There is so much to cover in the D+ Dressing workshop that I’m leading in three weeks. One very basic subject is necklines, but it isn’t anything so simple as “never wear crewnecks” or “always wear V-necks”. It isn’t even as simple as “don’t wear a lot of fabric above your chest” vs. “expose as much skin as you can”, although that’s a helpful generalization that I set out to demonstrate when I stretched out the neckline on my Polka dot dress.
If all things were equal–i.e., the waistline didn’t rise when I scrunched the neckline and the fabric didn’t stretch even more tightly around my breasts–I think it’s safe to say that the middle and right images look more balanced. According to The Triumph of Individual Style, “you can wear any neckline or collar style as long as it makes the head appear in balance with the upper body. To do this, at least two things must be included in the design of the neckline or collar:
- A neckline opening or the collar construction needs to be at least as wide as the widest part of your face.
- A neckline or collar opening or some detail of the collar treatment needs to fall at a balance point in the upper body.”
The unmodified neckline on the left only meets the first requirement, but the modified necklines meet both requirements. I’ve always concentrated on necklines that fall at my low balance point, but when I reviewed the steps for finding my high balance point, I understood why the middle neckline is also balancing.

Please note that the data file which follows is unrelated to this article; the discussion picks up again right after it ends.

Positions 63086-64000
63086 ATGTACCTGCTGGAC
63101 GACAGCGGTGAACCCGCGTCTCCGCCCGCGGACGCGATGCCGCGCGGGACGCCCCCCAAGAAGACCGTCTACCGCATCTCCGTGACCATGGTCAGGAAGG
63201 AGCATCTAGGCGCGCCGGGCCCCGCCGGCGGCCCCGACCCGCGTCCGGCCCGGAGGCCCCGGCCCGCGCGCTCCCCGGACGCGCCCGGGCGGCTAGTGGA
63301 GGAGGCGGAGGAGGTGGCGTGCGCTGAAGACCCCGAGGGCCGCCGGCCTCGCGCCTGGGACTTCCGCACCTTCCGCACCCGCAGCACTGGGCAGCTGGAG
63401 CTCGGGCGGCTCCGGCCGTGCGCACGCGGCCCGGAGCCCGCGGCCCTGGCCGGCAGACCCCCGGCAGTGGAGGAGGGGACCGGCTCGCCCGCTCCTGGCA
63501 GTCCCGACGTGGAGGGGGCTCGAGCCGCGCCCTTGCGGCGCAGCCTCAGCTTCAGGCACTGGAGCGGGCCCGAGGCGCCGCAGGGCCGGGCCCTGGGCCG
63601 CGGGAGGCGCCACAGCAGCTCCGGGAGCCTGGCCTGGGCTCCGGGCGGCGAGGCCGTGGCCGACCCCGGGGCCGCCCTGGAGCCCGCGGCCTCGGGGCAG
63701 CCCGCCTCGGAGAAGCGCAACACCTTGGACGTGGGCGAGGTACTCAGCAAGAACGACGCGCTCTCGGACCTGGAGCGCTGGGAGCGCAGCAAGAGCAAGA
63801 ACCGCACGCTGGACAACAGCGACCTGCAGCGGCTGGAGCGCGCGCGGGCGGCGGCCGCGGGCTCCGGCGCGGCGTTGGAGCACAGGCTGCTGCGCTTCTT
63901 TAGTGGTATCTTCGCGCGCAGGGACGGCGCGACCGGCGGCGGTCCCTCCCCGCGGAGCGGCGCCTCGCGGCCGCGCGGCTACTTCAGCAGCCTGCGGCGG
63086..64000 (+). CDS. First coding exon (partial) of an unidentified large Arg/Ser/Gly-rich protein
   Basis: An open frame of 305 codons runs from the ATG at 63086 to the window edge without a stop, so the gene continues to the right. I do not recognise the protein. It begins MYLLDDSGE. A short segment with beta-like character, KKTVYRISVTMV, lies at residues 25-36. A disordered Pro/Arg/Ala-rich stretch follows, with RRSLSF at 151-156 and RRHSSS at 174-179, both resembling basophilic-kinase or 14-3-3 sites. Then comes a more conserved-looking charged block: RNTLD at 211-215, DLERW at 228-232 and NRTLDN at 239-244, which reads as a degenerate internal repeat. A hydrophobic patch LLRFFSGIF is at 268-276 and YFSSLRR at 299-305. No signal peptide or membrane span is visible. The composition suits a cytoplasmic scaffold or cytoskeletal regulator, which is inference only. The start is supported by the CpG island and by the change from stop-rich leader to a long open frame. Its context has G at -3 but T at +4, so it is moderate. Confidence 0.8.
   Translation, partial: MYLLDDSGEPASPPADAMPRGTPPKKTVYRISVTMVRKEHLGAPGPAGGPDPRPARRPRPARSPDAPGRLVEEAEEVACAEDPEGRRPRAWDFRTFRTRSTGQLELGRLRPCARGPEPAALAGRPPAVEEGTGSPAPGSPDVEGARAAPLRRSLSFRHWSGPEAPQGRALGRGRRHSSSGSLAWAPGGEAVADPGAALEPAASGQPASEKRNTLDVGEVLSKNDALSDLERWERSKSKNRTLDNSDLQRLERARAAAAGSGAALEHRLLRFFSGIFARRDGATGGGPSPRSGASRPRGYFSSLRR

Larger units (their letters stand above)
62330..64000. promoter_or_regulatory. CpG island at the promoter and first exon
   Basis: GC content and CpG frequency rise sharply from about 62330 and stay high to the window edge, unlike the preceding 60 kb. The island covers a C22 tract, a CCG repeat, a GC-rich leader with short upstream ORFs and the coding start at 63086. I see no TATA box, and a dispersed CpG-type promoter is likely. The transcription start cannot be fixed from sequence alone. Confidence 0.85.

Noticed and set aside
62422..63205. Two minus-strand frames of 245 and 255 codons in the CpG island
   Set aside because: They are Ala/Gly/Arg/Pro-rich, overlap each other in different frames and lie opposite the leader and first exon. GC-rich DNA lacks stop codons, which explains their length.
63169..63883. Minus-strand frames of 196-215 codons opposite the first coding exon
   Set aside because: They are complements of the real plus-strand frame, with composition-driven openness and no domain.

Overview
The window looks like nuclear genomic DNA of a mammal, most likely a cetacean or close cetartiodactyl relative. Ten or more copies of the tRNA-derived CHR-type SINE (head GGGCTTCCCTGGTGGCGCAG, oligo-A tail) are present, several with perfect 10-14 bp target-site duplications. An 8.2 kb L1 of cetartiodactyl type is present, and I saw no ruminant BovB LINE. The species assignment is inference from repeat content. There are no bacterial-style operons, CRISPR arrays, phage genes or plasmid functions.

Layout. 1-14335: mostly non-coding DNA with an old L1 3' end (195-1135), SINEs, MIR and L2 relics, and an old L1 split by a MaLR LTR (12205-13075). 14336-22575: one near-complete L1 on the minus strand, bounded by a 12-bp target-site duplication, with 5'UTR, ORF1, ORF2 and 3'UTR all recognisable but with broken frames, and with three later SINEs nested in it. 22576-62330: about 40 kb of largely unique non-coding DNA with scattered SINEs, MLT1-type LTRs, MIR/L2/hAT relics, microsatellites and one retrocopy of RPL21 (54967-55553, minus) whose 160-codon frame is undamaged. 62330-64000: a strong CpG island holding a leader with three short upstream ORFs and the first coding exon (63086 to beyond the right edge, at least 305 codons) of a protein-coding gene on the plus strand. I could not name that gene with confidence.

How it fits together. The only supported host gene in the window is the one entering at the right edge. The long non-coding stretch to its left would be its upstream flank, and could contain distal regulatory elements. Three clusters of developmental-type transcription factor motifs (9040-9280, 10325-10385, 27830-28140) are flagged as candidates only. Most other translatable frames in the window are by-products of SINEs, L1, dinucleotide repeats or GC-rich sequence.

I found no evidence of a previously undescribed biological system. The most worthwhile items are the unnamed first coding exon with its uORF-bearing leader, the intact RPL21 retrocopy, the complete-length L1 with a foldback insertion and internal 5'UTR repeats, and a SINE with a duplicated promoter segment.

But the Triumph of Individual Style authors said that ANY neckline should work if it can meet these requirements, and my two modifications removed this dress from bateau territory. Here’s how a busty woman can get a boatneck to work for her.
“What if a neckline opening is above your second balance point? If the neckline opening is as wide as your face but is above your second balance point, note how much farther above it is, then widen the neckline that same distance on each side of the opening.“
I didn’t believe it would work, but I had to try it. My high balance point falls about two inches below the center of my clavicle. The neckline of the Polka dot dress falls only one inch below it. I pulled out my seam ripper and tore away one inch from either side of the neckline. Here are the results.
Pretty neat, huh? Evidently more skin, whether it’s exposed below or out from our necks, helps to balance our heads with our chests. It seems like a variation of the grouping principle. The more skin (or design elements) we can group with our heads (in keeping with our balance points), the more balanced our heads will appear in relation to our chests.